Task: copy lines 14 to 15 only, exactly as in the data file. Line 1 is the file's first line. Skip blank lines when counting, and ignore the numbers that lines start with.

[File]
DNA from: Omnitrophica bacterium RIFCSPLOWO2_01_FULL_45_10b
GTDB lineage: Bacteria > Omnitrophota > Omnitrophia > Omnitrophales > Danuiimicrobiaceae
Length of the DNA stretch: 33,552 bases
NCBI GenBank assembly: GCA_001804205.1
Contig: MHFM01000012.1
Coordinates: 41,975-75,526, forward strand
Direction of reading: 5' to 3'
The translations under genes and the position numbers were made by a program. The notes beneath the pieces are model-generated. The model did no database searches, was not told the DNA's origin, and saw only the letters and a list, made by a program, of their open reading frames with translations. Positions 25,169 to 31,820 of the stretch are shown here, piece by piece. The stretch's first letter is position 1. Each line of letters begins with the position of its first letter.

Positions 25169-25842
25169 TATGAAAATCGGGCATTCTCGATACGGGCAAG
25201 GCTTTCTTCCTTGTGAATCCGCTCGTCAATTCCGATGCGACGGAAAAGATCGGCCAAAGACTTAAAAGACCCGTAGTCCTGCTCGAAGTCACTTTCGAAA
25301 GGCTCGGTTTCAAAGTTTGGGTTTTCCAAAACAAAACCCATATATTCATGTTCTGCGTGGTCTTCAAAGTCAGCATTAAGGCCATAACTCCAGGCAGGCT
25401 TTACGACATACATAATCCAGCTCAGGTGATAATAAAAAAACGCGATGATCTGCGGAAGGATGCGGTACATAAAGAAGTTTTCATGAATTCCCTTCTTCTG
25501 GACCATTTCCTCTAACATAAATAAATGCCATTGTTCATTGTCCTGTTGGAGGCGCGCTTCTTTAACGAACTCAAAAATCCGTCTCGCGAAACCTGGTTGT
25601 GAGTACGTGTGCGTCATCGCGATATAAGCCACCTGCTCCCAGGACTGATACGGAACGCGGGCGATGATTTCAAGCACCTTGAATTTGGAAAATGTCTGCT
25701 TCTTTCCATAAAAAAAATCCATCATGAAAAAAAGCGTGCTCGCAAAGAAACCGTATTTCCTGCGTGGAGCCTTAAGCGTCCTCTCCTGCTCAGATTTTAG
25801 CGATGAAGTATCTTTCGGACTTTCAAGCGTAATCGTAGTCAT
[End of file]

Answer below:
25501 GACCATTTCCTCTAACATAAATAAATGCCATTGTTCATTGTCCTGTTGGAGGCGCGCTTCTTTAACGAACTCAAAAATCCGTCTCGCGAAACCTGGTTGT
25601 GAGTACGTGTGCGTCATCGCGATATAAGCCACCTGCTCCCAGGACTGATACGGAACGCGGGCGATGATTTCAAGCACCTTGAATTTGGAAAATGTCTGCT